Red Lined Torpedo Barb. Credit: Nathan Hill, via Practical Fishkeeping
The next time that you decide to purchase a pet freshwater fish, you could end with an individual of a threatened species in the convenience of your own fish bowl. A recent study published in the journal Biological Conservation shows that poorly enforced regulations on the aquarium pet market in India has led to the trading of endangered and threatened species.
According to the British researchers, the Indian aquarium pet market poses a risk for at least 22 endemic freshwater fish species, 12 of which are threatened. These species are found in the biological hotspots, or regions that contain a large number of endemic plant and animal species, of India.
In this particular study conducted to examine the effects of trading the endemic freshwater fish species, it was observed that over 1.5 million freshwater fish individuals from 30 threatened species were imported from India between 2005 and 2012.
This study focuses particularly on the Red Lined Torpedo Barbs (RLTBs), an endangered species whose population has declined significantly and has low reproduction rates. Partially due to the miscalculation of spawning seasons, the overfishing of RLTBs has had a severely negative impact on local populations.
The study indicates that the number of RLTBs exported from India exceeded 300,000, not including those that were fished to make up for the number of individuals that died during the trading process. The RLTBs are considered to be a staple in India’s aquarium pet market.
The primary countries that imported the RLTBs were Singapore, Hong Kong, and Malaysia.
According to the researchers, the threat of the conservation of freshwater fish species is due to the loose regulations and the poor enforcement of the aquarium market by the government. The study suggests that the loose regulation by government agencies is due to lack of contributions of scientific knowledge and little concern for the conservation of freshwater fish species.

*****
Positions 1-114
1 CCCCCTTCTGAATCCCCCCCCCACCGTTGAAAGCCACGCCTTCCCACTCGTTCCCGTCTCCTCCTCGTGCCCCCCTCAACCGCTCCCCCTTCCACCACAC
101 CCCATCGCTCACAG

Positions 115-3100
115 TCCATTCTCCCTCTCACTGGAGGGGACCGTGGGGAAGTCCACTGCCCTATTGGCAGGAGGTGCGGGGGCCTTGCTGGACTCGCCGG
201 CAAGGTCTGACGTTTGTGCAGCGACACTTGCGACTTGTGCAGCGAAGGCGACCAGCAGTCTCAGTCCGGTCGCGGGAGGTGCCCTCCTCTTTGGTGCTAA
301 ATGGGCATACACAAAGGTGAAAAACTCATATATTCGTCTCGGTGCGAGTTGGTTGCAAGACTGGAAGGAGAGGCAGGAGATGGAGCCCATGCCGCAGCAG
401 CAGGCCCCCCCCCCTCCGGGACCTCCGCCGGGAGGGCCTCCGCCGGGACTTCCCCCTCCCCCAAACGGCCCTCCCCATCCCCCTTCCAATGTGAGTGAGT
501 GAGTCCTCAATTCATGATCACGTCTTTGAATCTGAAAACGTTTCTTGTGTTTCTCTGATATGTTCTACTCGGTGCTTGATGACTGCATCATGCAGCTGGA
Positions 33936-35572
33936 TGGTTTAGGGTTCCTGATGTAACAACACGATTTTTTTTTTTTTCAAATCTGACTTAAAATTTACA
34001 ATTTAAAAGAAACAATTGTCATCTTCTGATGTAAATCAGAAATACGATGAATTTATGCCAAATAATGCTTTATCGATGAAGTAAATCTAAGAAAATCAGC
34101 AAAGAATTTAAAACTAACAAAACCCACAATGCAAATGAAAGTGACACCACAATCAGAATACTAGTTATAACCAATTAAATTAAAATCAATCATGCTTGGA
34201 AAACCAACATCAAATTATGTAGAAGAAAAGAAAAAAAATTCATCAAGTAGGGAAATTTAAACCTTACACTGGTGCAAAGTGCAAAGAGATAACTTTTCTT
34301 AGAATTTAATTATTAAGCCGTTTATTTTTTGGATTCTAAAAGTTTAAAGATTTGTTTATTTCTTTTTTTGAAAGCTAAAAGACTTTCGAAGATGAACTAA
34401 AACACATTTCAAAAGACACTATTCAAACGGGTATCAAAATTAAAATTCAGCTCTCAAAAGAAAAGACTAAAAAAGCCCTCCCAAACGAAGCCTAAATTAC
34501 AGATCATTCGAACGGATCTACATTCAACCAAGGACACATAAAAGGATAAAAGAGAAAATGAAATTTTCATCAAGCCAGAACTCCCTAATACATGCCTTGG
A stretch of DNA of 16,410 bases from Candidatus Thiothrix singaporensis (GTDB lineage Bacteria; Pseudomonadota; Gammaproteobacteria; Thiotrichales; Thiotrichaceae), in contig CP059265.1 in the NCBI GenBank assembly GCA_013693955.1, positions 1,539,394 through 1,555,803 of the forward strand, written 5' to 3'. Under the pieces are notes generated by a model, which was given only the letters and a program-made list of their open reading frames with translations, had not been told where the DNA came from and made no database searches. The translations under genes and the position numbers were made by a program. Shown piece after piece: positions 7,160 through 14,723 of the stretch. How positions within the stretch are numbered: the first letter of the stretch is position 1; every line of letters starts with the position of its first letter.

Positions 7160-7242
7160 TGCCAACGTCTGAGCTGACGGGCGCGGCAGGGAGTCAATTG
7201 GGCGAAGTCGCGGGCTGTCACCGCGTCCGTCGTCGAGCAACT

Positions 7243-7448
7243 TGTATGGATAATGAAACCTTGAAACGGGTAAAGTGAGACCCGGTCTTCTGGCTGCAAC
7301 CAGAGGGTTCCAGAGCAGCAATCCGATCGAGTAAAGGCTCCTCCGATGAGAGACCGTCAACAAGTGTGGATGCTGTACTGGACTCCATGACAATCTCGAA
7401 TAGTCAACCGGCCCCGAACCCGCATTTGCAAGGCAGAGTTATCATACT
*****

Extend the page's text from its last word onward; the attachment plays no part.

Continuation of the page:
The particular case study of RLTBs reveals that the loose regulations allowed the states of India to change the trade routes in order to avoid bans on the collection of RLTBs. The study also shows a drastic decrease in the number of identified species being exported, thereby suggesting that these threatened and endangered species may be exported under generic labels.
Poor regulation and enforcement are likely due to the fact that the aquarium fish market is a thriving industry, therefore providing an incentive to fish for all kinds of species, including those that are threatened and endangered. In fact, such species’ rarity increases their novelty, which caters to those who collect fish. According to the study, it is apparent that the Indian government encourages fishing for native species due to the income that it generates.
The researchers of this study present the option of choosing which species should be traded and how they should be imported and exported as one of the possible solutions to the problem. They also suggested that species level information needs to be collected at every airport to ensure that threatened or endangered species are not traded due to generic labeling.
Raghavan, R., Dahanukar, N., Tlusty, M. F., Rhyne, A. L., Krishna Kumar, K., Molur, S., & Rosser, A. M. (2013). Uncovering an obscure trade: Threatened freshwater fishes and the aquarium pet markets. Biological Conservation, 164, 158-169.